Review: The Pipers and the First Phase
Africa’s complex political struggles are explored in this post-colonial, or post-post-colonial novel phase which delves into conspiracy, peaceful revolution, and perhaps most importantly, the international, national, and ideological conditioning of racial identities and race relations on an international scale. Aside from being an entertaining story about interwoven politics in Africa and its link to global economics, this novel highlights the equally complex relationships between the global binary, East and West, with all of its pros and cons. The novel’s plot fluctuates between the narratives of three main characters: the heritage seeking Little Michael, the wandering ex-cop Christopher Fox, and the part well-meaning/part profit-seeking philanthropist Isaac Burns.
Each character is manipulated by certain political groups, both within Africa and internationally, and through these subjections, he struggles (often futilely but eventually with some success) to understand his own prejudices and the reality of the ways in which identities of races and cultures are conditioned on a global, societal scale. As each character tries to discover the motivations of each political group, the reader struggles along with him. This is, in fact, the point. The peaceful revolutionary group, “The Pipers,” works militantly but in a psychologically reconditioning sense. In order to give someone, Chris for example, a real understanding of what it’s like to be politically and racially marginalized, The Pipers keep him in the dark as to why he’s been chosen to take part in their secret and ingenious revolution. As Chris (and Little Michael and Isaac to other extents) tries to understand his role, he is given a glimpse of the perspective of one who has no political voice (subaltern), the perspective of one who asks questions and gets no answers. The perspective of one who is oppressed not only by a partially corrupt government and local political system but also one who is ideologically conditioned to think in certain stereotypical and blinding ways. This is the strength of this novel. As Chris, Little Michael, and Isaac slowly discover the ways they and we are conditioned to think, primarily about Africa and African cultures, the reader slowly discovers the frustration such African civilians and others marginalized and stereotyped by the West must live with on a daily basis.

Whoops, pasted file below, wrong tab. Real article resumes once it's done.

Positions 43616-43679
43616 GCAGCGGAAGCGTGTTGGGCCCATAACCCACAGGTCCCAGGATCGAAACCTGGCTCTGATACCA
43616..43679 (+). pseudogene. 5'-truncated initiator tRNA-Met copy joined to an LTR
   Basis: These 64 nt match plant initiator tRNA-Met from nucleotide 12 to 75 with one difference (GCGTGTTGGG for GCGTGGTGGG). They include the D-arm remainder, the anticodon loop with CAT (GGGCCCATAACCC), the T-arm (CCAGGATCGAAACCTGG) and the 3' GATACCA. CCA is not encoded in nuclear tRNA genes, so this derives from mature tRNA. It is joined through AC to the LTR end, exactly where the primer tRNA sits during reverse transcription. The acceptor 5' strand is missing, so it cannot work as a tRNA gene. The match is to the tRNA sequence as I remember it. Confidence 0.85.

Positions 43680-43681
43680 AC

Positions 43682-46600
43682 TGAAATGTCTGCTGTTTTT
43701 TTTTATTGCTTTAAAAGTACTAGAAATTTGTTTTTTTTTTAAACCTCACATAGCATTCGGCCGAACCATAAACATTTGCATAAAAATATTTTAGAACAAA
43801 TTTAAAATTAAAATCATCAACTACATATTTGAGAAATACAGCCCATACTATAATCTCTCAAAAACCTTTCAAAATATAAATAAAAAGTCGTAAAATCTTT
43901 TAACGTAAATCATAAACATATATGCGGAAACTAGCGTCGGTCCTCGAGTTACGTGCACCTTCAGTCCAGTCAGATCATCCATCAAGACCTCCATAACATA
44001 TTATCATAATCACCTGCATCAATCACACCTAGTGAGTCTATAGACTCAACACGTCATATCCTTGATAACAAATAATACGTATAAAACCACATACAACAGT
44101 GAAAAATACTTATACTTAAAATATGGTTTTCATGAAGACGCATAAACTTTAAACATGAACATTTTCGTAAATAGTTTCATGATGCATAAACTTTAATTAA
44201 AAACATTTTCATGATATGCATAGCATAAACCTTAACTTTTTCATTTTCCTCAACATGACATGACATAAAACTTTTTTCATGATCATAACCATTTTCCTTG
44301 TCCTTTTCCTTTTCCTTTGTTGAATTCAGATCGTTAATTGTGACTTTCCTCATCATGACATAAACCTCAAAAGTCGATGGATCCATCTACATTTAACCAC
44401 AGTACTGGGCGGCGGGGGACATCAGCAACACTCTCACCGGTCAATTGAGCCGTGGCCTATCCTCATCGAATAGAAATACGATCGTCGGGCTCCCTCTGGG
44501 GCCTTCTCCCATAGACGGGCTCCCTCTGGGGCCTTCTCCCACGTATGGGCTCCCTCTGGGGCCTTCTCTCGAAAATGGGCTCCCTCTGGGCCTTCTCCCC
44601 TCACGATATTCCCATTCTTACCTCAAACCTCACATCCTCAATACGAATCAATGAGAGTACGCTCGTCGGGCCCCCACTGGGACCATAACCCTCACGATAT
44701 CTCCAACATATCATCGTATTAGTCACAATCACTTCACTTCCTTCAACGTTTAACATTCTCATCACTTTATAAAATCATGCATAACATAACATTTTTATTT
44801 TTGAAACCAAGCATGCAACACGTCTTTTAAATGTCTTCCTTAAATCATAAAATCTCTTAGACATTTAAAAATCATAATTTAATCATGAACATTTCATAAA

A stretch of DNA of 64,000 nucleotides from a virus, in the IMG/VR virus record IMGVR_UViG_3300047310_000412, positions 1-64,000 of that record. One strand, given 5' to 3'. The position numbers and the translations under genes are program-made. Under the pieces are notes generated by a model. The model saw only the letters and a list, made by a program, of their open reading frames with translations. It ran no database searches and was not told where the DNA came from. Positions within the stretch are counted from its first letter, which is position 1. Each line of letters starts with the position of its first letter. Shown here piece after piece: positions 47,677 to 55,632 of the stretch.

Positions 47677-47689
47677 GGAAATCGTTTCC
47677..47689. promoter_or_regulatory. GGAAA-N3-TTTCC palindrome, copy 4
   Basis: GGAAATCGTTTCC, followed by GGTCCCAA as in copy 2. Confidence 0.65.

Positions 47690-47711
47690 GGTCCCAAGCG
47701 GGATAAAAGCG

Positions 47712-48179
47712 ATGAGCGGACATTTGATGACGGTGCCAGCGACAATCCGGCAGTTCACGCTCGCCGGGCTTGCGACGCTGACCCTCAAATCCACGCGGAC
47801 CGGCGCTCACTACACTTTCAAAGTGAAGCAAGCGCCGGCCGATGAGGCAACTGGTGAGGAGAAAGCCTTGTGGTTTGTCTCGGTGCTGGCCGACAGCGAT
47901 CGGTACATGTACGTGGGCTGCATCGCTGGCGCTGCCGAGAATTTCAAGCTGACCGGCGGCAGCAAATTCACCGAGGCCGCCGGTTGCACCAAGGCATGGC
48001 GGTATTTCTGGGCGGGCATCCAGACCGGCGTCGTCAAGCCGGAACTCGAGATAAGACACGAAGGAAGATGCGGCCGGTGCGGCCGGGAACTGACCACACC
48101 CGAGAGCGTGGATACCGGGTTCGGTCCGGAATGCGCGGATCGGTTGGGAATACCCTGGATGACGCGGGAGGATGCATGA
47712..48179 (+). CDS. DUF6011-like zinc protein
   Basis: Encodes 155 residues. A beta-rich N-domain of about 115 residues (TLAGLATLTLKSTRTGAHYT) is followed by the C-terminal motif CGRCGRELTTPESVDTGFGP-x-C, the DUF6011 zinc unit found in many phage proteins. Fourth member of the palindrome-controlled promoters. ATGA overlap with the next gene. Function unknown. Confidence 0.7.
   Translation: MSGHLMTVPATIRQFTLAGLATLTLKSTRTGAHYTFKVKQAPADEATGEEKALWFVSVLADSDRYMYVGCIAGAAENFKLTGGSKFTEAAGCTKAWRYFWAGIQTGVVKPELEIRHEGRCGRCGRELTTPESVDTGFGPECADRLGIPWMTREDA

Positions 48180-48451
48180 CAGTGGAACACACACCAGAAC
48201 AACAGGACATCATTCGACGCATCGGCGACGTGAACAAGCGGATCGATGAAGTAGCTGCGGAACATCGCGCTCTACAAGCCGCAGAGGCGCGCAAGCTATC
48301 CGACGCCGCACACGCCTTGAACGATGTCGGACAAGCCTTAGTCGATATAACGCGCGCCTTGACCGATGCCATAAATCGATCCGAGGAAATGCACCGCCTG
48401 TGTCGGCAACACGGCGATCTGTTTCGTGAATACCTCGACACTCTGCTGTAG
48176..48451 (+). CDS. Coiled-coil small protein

That being said, the novel is not an outright denunciation of the West. It takes fair shots at all players in the East and the West. However, another interesting insight is provided on the duplicitous tendency of Western philanthropists who purport to give aid and service to African culture but do so only as it yields a monetary profit. It is an important look, therefore, on the West philanthropy in the East and raises questions: How much does such generosity benefit those intended and is it a seemingly well-intentioned guise for the further manipulation of those Eastern peoples? To what extent does a philanthropic act help those seemingly less fortunate and to what extent does the philanthropic act reestablish the relationship: reestablishing the philanthropist as the superior group while reconditioning the notion that the group “benefiting” from such generosity is therefore inferior and always already in need of such help. It is a convoluted, but important look at the political, ideological, and philosophical implications of international philanthropy and politics. Cue “The Pipers,” whose goal is more than liberation of the oppressed. It is to reeducate not only its ever-changing membership but the global community at large about the ideological groups who recondition stereotypes and international relationships.